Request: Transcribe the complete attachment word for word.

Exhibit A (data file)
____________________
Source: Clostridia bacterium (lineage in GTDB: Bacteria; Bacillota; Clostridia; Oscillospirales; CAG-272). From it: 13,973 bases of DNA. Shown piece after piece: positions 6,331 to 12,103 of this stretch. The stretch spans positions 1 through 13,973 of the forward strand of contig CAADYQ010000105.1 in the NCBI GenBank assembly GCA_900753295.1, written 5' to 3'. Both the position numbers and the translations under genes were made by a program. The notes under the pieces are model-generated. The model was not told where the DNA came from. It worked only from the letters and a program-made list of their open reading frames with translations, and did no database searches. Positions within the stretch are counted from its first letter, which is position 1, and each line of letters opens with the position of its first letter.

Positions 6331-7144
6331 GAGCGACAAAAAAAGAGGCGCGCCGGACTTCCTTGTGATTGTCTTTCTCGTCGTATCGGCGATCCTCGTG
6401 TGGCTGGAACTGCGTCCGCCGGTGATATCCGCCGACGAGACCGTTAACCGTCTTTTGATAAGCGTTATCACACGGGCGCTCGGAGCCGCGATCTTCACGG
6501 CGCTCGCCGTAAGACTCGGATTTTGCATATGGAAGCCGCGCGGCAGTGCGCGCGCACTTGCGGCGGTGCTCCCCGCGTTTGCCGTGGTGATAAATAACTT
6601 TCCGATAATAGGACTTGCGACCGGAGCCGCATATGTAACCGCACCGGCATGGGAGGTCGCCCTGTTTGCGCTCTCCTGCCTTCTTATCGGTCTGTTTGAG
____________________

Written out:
Source: Clostridia bacterium (lineage in GTDB: Bacteria; Bacillota; Clostridia; Oscillospirales; CAG-272). From it: 13,973 bases of DNA. Shown piece after piece: positions 6,331 to 12,103 of this stretch. The stretch spans positions 1 through 13,973 of the forward strand of contig CAADYQ010000105.1 in the NCBI GenBank assembly GCA_900753295.1, written 5' to 3'. Both the position numbers and the translations under genes were made by a program. The notes under the pieces are model-generated. The model was not told where the DNA came from. It worked only from the letters and a program-made list of their open reading frames with translations, and did no database searches. Positions within the stretch are counted from its first letter, which is position 1, and each line of letters opens with the position of its first letter.

Positions 6331-7144
6331 GAGCGACAAAAAAAGAGGCGCGCCGGACTTCCTTGTGATTGTCTTTCTCGTCGTATCGGCGATCCTCGTG
6401 TGGCTGGAACTGCGTCCGCCGGTGATATCCGCCGACGAGACCGTTAACCGTCTTTTGATAAGCGTTATCACACGGGCGCTCGGAGCCGCGATCTTCACGG
6501 CGCTCGCCGTAAGACTCGGATTTTGCATATGGAAGCCGCGCGGCAGTGCGCGCGCACTTGCGGCGGTGCTCCCCGCGTTTGCCGTGGTGATAAATAACTT
6601 TCCGATAATAGGACTTGCGACCGGAGCCGCATATGTAACCGCACCGGCATGGGAGGTCGCCCTGTTTGCGCTCTCCTGCCTTCTTATCGGTCTGTTTGAG